As a substitute teacher in the public schools here, Scott McConnell says students are often annoyed that he does not let them goof off in class. Yet he was not prepared for the sixth grader who walked up to his desk in November, handed in an assignment, and then swore at him.

The profanity transported him back to his own days at Robert E. Lee Elementary School in Oklahoma in the 1980's, when there was a swift solution for wiseacres: the paddle.

"It was a footlong piece of wood, and hung on every classroom wall like a symbol, a strong Christian symbol," said Mr. McConnell, who is 26. "Nobody wanted that paddle to come down."

He said he had been a disruptive student, and routinely mouthed off until his fourth-grade teacher finally gave him three whacks to the backside. Physically, it did not hurt. But he felt humiliated and humbled.

"I never wanted that again," Mr. McConnell recalled. "It was good for me."

Supporting corporal punishment is one thing; advocating it is another, as Mr. McConnell recently learned. Studying for a graduate teaching degree at Le Moyne College, he wrote in a paper last fall that "corporal punishment has a place in the classroom." His teacher gave the paper an A-minus and wrote, "Interesting ideas - I've shared these with Dr. Leogrande," referring to Cathy Leogrande, who oversaw the college's graduate program.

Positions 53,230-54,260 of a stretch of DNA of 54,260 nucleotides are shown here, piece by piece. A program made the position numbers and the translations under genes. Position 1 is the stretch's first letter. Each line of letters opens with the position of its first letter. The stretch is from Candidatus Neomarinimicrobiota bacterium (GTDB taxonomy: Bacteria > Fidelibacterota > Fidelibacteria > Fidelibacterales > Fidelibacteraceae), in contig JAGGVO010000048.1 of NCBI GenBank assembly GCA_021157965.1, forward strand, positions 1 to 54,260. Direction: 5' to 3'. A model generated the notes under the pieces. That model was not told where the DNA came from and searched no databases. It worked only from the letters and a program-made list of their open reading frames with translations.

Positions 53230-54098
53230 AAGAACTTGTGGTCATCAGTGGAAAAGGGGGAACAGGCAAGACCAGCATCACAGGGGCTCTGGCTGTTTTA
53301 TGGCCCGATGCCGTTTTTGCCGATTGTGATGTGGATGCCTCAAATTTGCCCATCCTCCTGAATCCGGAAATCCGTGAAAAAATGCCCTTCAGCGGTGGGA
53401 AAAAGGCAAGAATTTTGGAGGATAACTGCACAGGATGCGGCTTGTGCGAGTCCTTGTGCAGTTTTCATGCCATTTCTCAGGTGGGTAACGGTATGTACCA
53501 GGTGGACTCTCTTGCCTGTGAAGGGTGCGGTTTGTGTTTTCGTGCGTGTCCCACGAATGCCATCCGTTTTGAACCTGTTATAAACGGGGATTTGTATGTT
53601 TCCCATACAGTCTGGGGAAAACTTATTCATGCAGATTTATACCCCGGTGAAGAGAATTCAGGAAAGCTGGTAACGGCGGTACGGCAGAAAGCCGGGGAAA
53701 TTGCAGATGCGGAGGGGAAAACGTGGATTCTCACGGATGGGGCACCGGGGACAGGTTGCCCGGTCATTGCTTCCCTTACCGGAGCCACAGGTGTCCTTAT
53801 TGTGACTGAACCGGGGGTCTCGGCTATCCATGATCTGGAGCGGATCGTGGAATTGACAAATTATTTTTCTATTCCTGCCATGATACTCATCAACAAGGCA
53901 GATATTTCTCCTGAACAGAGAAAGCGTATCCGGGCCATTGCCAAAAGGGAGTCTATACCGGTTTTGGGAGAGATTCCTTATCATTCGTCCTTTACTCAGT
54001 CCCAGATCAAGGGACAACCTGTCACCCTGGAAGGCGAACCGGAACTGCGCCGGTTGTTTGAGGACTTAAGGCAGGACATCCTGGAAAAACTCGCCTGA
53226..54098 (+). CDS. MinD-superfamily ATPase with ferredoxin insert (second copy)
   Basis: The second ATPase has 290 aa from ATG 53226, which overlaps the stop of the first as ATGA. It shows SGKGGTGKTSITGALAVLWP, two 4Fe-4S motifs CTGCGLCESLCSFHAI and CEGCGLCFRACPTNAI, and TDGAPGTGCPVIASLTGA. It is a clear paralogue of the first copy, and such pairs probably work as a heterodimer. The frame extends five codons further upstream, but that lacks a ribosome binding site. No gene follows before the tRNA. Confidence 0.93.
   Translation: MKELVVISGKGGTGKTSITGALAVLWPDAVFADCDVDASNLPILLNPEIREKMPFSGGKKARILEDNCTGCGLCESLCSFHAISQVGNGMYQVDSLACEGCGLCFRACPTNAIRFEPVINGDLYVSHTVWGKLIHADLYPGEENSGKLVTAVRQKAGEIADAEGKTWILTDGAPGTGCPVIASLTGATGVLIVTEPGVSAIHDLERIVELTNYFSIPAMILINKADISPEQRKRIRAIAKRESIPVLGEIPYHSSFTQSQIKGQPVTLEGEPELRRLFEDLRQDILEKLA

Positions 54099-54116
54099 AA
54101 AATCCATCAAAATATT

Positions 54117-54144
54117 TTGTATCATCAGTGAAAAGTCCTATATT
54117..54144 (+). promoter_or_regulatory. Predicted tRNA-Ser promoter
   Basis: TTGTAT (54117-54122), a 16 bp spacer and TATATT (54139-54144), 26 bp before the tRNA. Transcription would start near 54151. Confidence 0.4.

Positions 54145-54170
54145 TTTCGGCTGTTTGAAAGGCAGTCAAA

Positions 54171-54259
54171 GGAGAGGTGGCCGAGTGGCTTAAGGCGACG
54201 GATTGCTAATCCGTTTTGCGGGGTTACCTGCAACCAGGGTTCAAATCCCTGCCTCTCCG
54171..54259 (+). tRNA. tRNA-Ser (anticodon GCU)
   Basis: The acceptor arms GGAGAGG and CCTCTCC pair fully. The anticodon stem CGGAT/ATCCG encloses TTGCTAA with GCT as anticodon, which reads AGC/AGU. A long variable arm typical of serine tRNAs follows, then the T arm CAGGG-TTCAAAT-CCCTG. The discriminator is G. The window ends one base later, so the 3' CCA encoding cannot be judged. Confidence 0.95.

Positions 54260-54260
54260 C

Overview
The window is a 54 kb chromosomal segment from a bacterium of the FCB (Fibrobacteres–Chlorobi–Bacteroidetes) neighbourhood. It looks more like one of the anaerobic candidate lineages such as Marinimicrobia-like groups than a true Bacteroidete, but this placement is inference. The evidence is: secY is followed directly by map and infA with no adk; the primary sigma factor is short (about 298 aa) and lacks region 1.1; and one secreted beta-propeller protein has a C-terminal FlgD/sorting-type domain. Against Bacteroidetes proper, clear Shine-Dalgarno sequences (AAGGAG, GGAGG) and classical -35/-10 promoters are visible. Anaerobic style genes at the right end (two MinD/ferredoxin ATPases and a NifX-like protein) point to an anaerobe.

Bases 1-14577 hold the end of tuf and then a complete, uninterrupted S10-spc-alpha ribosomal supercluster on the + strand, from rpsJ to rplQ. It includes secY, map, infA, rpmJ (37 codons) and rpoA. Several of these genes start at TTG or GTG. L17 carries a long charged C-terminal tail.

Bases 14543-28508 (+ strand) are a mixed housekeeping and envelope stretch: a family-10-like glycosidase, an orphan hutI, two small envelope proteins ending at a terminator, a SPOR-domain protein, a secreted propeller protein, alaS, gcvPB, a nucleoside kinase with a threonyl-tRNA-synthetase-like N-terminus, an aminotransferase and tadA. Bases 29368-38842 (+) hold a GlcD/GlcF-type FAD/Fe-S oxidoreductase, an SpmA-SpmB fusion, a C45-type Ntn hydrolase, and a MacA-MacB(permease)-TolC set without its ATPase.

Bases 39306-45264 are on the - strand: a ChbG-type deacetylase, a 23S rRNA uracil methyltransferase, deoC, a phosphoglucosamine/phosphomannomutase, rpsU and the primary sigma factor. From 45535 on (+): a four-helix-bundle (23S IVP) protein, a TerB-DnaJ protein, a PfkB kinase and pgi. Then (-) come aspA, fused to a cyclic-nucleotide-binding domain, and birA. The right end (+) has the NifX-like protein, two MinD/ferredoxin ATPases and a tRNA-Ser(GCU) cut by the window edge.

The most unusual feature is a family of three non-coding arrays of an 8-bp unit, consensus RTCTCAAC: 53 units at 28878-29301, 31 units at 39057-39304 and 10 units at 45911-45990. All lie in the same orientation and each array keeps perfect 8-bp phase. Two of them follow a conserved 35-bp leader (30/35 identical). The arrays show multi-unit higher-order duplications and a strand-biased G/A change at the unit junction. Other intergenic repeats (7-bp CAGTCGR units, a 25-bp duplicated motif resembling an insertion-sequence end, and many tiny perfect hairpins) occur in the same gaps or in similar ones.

Unknown to Mr. McConnell, his view of discipline became a subject of discussion among Le Moyne officials. Five days before the spring semester began in January, Mr. McConnell learned that he had been dismissed from Le Moyne, a Jesuit college.

"I have grave concerns regarding the mismatch between your personal beliefs regarding teaching and learning and the Le Moyne College program goals," Dr. Leogrande wrote in a letter, according to a copy provided by Mr. McConnell. "Your registration for spring 2005 courses has been withdrawn."

Dr. Leogrande offered to meet with Mr. McConnell, and concluded, "Best wishes in your future endeavors."

If the letter stunned Mr. McConnell, the "best wishes" part turned him into a campaigner. A mild-mannered former private in the Army, Mr. McConnell has taken up a free-speech banner with a tireless intensity, casting himself as a transplant from a conservative state abused by political correctness in more liberal New York. He also said that because he is an evangelical Christian, his views about sparing the rod and spoiling the child flowed partly from the Bible, and that Le Moyne was "spitting on that."